Thursday, November 05, 2009

Indigeneity and the Foreshore and Seabed

One thing I, perhaps like Lew at Kiwipolitico, realised when reading bits of the the ministerial review of the Foreshore and Seabed legislation, was that the review was conducted within principles of indigeneity with an explicit Treaty-based approach. Indigeneity is not exactly the hot topic within the National Party, but course having Maori academics as panelists on the ministerial review would have certainly pleased the Māori Party, as a panel that operates under the politics of indigeneity would recommend repeal of the legislation.

Indigeneity is greater than a bicultural partnership or a minority status: Indigenous rights predate citizenship and are often articulated by Māori to enhance a greater control over their lives and resources, including in the case of the foreshore and seabed. Māori don’t desire exclusive access to the beaches, but they do desire to have the same property rights as everyone else. This doesn’t mean the desire better ones, but you certainly wouldn’t blame them if they complain when they get lesser ones, particularly when a government enacts these lesser rights.

So, should the Māori Land Court have jurisdiction to consider title to the Foreshore and Seabed? And if it does, should customary (or even freehold) title be granted? That depends on whether you think "one law for all" means that all have the same rights. It depends whether you think the Treaty of Waitangi is a "legal nullity" or part of our unwritten constitution. To some extent, it depends on whether you think customary rights are inherent because of Māori first occupancy, rights that were not explicitly extinguished. And it’s clear what the report writers thought. In just 20 or so words into the report they said:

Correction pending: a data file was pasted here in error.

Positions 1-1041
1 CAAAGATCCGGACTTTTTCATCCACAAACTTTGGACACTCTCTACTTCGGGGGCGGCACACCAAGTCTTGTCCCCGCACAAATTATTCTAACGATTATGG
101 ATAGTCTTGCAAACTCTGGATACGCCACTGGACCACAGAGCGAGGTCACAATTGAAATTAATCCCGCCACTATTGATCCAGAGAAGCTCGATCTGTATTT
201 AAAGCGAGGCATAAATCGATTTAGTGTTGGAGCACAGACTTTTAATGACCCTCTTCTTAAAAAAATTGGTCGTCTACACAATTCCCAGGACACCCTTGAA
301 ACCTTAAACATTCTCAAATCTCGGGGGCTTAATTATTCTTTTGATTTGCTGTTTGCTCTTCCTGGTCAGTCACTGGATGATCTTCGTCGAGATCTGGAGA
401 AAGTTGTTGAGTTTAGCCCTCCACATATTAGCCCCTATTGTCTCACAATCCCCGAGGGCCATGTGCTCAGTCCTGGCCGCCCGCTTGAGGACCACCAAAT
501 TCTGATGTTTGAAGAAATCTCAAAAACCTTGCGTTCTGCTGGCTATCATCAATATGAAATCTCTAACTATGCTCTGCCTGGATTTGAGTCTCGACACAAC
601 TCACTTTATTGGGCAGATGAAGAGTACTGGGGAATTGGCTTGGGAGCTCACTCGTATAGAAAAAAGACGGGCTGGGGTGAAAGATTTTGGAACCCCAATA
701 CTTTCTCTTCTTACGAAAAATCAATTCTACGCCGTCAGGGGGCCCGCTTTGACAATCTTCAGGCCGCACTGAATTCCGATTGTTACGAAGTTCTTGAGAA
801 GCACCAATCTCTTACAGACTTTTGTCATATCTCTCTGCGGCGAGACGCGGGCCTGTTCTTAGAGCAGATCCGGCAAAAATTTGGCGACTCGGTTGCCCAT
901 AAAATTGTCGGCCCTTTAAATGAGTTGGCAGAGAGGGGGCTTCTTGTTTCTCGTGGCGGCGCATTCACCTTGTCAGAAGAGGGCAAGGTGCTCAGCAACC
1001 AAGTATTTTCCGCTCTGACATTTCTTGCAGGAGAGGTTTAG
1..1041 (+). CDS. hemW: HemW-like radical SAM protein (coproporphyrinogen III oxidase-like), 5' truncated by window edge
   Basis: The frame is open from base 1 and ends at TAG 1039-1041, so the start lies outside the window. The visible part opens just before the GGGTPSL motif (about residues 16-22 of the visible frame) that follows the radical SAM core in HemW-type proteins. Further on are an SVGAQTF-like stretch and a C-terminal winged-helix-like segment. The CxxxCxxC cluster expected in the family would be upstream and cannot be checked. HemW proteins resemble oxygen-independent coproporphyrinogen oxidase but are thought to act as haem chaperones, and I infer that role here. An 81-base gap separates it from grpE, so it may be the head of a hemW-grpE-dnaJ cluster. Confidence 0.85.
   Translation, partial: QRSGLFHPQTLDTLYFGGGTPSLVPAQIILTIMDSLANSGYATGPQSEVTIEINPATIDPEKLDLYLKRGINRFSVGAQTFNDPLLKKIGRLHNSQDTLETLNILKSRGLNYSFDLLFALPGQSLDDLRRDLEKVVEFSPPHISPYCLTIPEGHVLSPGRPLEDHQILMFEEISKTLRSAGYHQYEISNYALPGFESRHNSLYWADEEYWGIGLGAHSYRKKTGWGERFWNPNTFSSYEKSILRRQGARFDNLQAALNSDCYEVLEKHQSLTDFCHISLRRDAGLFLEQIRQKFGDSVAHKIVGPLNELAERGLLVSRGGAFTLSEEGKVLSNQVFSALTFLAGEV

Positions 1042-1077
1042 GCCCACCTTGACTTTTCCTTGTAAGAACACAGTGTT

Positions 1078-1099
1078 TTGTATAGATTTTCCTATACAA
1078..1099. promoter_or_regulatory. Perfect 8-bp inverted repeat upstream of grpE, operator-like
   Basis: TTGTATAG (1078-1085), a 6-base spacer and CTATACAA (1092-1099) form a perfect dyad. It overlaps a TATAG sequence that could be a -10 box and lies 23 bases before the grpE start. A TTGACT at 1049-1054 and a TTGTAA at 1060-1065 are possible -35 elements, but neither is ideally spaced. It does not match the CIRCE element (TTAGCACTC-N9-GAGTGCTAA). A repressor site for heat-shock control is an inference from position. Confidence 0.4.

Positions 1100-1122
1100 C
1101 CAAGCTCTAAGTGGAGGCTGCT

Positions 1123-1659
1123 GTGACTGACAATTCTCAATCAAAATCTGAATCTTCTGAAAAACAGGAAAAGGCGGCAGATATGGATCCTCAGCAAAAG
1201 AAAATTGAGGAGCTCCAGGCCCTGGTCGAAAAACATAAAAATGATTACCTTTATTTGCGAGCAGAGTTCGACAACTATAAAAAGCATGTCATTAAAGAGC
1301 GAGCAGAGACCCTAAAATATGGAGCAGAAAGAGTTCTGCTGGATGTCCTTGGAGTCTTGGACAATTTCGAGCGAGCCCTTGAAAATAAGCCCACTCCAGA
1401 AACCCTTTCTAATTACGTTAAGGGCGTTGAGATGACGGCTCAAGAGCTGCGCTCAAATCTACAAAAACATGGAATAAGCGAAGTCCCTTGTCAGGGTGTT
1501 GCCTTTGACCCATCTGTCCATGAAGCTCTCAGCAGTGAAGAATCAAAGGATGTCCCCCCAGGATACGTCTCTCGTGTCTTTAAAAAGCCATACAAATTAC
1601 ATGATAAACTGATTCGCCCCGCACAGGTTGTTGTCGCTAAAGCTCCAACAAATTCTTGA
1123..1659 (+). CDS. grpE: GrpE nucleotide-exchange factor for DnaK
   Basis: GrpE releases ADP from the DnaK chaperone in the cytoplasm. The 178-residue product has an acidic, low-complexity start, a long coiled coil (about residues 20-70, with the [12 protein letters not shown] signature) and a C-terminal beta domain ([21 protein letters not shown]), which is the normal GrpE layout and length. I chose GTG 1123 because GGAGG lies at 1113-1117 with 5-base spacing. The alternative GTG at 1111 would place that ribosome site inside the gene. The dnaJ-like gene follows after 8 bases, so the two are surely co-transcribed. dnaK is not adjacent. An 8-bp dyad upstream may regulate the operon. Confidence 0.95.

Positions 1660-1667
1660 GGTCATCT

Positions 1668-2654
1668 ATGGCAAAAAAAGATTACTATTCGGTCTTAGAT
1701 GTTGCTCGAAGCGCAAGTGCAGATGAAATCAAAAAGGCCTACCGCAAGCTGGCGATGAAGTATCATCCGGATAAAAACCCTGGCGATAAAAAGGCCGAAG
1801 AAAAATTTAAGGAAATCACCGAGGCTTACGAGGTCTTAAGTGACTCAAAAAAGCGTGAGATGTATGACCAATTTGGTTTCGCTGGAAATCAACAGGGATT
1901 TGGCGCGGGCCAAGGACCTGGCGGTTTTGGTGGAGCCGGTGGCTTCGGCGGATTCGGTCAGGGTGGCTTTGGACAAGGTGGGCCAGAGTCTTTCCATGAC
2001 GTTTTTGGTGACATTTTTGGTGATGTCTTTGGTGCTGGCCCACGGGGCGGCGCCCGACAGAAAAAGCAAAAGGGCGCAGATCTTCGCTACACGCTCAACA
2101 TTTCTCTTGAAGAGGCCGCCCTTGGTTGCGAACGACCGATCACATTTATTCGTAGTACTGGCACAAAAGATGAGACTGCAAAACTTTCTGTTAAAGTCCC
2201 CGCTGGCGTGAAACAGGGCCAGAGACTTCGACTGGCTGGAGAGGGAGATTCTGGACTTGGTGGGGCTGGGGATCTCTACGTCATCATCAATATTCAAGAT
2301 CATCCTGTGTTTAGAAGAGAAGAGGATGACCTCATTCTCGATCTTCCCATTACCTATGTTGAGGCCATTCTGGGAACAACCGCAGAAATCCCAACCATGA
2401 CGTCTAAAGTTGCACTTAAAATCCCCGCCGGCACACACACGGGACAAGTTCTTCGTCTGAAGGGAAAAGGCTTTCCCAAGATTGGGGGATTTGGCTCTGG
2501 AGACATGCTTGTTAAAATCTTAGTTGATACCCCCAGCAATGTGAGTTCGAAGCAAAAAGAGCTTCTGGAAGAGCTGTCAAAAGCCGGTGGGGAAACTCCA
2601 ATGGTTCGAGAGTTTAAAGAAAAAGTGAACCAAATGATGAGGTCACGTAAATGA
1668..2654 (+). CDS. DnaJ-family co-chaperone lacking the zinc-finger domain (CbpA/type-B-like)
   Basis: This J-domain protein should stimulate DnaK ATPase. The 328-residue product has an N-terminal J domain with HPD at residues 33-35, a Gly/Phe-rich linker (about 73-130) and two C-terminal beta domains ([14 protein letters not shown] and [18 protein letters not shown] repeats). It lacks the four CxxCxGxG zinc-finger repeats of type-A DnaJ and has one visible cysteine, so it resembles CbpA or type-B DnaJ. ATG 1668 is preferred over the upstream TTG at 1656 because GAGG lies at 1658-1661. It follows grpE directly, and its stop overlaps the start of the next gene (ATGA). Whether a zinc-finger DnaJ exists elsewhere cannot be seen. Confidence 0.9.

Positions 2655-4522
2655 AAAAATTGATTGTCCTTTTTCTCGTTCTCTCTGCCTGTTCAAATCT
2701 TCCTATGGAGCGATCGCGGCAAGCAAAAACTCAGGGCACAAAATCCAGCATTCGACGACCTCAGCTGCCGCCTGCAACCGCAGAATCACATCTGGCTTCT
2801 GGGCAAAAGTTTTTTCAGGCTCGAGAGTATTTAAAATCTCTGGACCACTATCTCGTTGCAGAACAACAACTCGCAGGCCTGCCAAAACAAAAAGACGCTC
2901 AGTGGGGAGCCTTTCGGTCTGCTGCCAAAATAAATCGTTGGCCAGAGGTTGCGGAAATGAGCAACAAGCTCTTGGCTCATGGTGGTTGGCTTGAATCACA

We consider the whole coastal marine area is subject to customary interests unless expressly extinguished by some specific act.
But customary interests were not extinguished by some specific act. As the Foreshore and Seabed Act legislates Māori as lesser citizens, it is to be repealed. At least that should be the reason for repeal. But according to this media report, some National Cabinet members want a clear explanation of Maori customary rights, or title, and how that might be interpreted by the courts.

They could start by reading something Doug Graham wrote a few years ago, or even the the Ministerial review, starting at page 151. And if they have read the review, then this "clear explanation" that is sought is either a good out to do nothing any time soon, they are seeking a solution that is not in the ministerial review, they don’t think the report is clear enough, or they want to avoid making a decision on customary title. No doubt John Key is "relaxed" about it all.

The ministerial review's first recommendation is to immediately repeal the Foreshore and Seabed Act. The second is to form a policy based on premise that the whole of the coastal marine area (the foreshore and the seabed) is subject to customary title unless it can be clearly shown that such title was not wrongfully extinguished. The third is to draft interim legislation recognising customary title. The rest flow on from that. National wants to please everyone. It remains to be seen how it will recognise iwi and hapu customary rights and do so. In other words, how it would promote equal rights for all.

Policies and legislation recognising indigenous rights do not have a habit of pleasing everyone.Perhaps this is why Attorney General Margaret Wilson said in parliament that although the Foreshore and Seabed legislation breached the Bill of Rights, due to it being blatantly discriminatory, this was "demonstrably justified in a free and democratic society".

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